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Key enzyme linked for first time to corn growth.

Corn yields are reduced up to 80 percent if a key enzyme is missing, according to a U.S. Department of Agriculture scientist who says the finding is the first to link the enzyme to seed growth.

A single gene appears to control production of the enzyme, called invertase, based on preliminary studies with a mutant corn that lacks the suspected invertaseproducing gene, says plant geneticist Prem S. Chourey, who is with the Agricultural Research Service in Gainesville, Florida.

Without invertase, the mutant corn's seeds are tiny, shriveled, and never fully developed.

Researchers have long known that invertase is present in corn and other plants, says Chourey. "But we didn't know exactly what role it played. We now know that it is critical for seed growth in corn, and we suspect it may play the same role in other plants."

Invertase breaks down a complex sugar, sucrose, into the simple sugars - glucose and fructose - that the seed needs to fully develop. Plant leaves produce sucrose and transport it to the seed base, the "pipeline" for carrying nutrients to the seed. But sucrose cannot pass through the base and into the seed unless it is first broken down into glucose and fructose, Chourey says.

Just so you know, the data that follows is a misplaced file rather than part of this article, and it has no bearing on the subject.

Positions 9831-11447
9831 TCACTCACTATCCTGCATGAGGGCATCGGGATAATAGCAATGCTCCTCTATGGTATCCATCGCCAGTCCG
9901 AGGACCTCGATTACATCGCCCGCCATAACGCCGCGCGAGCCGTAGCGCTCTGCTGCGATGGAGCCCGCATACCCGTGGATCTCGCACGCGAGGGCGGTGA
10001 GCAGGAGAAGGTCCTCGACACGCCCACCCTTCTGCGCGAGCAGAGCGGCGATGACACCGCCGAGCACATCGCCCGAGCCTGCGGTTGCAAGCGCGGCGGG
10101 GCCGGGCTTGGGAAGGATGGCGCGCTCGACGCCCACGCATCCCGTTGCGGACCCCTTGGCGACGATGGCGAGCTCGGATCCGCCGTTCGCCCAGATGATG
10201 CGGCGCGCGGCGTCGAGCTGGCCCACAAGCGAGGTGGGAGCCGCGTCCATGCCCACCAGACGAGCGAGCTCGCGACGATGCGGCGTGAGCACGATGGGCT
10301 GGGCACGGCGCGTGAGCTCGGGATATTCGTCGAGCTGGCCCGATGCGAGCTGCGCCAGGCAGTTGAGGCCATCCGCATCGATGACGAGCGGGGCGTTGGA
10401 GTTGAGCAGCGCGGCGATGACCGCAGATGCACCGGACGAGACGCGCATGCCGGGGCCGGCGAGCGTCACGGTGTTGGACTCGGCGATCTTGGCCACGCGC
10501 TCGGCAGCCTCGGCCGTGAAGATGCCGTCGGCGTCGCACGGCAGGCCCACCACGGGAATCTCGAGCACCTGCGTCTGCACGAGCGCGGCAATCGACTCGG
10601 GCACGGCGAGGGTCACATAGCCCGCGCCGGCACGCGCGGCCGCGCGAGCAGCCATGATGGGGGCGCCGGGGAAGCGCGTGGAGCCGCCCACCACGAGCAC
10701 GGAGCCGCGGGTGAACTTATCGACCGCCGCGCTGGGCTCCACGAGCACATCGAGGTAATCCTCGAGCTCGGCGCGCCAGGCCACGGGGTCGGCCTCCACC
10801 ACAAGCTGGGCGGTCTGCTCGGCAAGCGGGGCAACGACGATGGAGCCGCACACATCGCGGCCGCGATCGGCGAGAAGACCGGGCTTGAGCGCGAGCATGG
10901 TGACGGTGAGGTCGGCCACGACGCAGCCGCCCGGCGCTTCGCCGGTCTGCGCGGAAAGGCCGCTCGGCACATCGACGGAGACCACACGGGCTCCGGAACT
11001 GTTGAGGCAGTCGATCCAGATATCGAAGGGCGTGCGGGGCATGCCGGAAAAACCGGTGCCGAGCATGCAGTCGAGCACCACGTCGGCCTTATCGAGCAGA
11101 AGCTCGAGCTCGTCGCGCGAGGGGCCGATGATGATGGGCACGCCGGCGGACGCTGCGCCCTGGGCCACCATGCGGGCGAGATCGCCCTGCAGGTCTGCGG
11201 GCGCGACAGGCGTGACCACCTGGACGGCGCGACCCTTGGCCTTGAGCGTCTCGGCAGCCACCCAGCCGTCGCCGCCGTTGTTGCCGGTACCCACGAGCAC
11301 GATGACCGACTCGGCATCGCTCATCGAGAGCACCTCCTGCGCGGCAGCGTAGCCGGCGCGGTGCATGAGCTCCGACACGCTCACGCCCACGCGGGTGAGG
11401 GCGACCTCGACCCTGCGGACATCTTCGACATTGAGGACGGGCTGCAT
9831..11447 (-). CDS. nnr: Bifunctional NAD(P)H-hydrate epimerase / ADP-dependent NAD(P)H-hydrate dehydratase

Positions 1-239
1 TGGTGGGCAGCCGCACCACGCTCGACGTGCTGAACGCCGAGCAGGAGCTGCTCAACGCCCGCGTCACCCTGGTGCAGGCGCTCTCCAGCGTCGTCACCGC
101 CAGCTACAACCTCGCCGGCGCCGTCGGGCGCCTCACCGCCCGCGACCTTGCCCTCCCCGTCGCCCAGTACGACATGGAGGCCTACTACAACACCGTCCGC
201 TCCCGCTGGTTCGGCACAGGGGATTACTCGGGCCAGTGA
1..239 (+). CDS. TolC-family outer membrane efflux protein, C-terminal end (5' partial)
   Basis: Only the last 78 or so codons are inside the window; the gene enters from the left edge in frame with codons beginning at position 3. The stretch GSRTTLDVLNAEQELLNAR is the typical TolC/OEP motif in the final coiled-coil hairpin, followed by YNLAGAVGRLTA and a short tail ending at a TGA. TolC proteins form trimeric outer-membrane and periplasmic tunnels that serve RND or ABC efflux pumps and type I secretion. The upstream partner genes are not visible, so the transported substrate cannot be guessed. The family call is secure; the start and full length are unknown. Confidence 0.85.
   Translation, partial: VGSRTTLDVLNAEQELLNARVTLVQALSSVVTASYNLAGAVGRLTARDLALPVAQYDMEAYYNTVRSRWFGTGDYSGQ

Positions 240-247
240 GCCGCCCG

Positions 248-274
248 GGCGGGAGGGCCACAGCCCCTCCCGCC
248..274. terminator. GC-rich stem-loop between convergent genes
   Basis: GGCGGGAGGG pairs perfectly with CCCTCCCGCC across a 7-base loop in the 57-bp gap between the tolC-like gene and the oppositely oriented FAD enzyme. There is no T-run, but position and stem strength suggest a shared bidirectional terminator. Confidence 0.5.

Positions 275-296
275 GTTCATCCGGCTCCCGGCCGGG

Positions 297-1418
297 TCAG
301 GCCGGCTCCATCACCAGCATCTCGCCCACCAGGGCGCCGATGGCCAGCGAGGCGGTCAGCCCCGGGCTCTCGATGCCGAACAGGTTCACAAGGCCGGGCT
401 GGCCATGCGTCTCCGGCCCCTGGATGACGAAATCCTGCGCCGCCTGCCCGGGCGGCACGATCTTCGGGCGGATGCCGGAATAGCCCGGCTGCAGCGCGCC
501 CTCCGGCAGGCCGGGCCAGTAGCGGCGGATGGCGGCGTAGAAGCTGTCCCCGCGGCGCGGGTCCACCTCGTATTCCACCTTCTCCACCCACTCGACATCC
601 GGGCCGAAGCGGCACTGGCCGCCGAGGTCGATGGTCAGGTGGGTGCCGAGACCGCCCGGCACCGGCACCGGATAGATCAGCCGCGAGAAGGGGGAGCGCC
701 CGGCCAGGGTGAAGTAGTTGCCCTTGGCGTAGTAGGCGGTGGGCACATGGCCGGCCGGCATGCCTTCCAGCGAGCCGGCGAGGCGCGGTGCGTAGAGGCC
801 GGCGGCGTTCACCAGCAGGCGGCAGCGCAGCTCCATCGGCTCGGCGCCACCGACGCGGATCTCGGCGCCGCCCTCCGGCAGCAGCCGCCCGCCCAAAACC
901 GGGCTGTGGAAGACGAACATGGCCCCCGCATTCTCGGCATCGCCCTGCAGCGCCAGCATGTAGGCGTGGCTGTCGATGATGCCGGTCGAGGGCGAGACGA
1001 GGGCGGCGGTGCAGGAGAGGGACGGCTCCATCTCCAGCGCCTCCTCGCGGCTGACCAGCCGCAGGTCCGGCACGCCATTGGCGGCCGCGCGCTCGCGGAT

"We aren't certain why, but we suspect that there is a structural barrier between the base and the seed that prevents sucrose from going into the seed," he says.

In studying a mutant corn, he found that it lacked invertase at the seed base. Without the enzyme to break down the sucrose, the seeds become starved and shriveled and recede from the base.

"We've shown that the seed and base communicate with each other and that invertase is the messenger between the two," Chourey says.

A better understanding of invertase, and the gene that appears to control it, may lead in the long term to genetically engineered crops with better productivity and yields.
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Title Annotation:invertase
Author:Adams, Sean
Publication:Agricultural Research
Date:Jul 1, 1993
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